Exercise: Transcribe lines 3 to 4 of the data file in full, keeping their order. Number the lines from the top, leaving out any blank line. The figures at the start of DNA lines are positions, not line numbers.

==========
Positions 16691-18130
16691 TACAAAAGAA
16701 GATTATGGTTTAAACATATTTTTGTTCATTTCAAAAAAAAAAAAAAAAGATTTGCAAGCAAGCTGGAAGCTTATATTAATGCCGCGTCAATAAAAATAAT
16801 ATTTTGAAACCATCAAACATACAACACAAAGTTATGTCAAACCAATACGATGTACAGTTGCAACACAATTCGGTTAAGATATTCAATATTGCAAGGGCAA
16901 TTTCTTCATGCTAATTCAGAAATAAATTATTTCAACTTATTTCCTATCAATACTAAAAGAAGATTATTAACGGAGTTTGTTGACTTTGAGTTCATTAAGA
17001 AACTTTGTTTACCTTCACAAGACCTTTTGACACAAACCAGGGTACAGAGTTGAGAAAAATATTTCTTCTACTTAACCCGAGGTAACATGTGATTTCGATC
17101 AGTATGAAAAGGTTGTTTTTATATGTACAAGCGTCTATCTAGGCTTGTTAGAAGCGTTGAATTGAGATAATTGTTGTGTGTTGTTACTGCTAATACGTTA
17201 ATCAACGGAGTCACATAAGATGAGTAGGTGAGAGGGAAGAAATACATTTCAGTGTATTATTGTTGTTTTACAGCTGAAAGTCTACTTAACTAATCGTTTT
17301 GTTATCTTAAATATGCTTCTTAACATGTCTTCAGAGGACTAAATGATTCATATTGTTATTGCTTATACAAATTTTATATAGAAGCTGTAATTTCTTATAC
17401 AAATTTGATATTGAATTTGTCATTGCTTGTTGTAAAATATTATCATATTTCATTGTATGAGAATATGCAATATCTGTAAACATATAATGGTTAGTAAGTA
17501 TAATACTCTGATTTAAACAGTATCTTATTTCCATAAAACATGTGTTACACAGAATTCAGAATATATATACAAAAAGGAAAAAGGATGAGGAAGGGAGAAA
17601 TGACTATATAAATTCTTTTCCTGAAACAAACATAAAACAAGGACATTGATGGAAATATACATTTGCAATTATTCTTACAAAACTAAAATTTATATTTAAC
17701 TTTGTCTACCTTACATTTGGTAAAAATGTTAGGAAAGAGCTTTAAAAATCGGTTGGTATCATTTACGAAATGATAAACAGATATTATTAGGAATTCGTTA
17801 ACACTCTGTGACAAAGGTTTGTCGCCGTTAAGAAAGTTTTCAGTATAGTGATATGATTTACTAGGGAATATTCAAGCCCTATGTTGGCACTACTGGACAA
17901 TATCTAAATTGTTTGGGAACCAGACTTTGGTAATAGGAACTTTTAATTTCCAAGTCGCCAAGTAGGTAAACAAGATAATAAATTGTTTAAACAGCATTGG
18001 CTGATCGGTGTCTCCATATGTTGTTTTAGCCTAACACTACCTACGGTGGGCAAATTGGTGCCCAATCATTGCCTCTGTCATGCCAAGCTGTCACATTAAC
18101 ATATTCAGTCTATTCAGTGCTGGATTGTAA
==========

16701 GATTATGGTTTAAACATATTTTTGTTCATTTCAAAAAAAAAAAAAAAAGATTTGCAAGCAAGCTGGAAGCTTATATTAATGCCGCGTCAATAAAAATAAT
16801 ATTTTGAAACCATCAAACATACAACACAAAGTTATGTCAAACCAATACGATGTACAGTTGCAACACAATTCGGTTAAGATATTCAATATTGCAAGGGCAA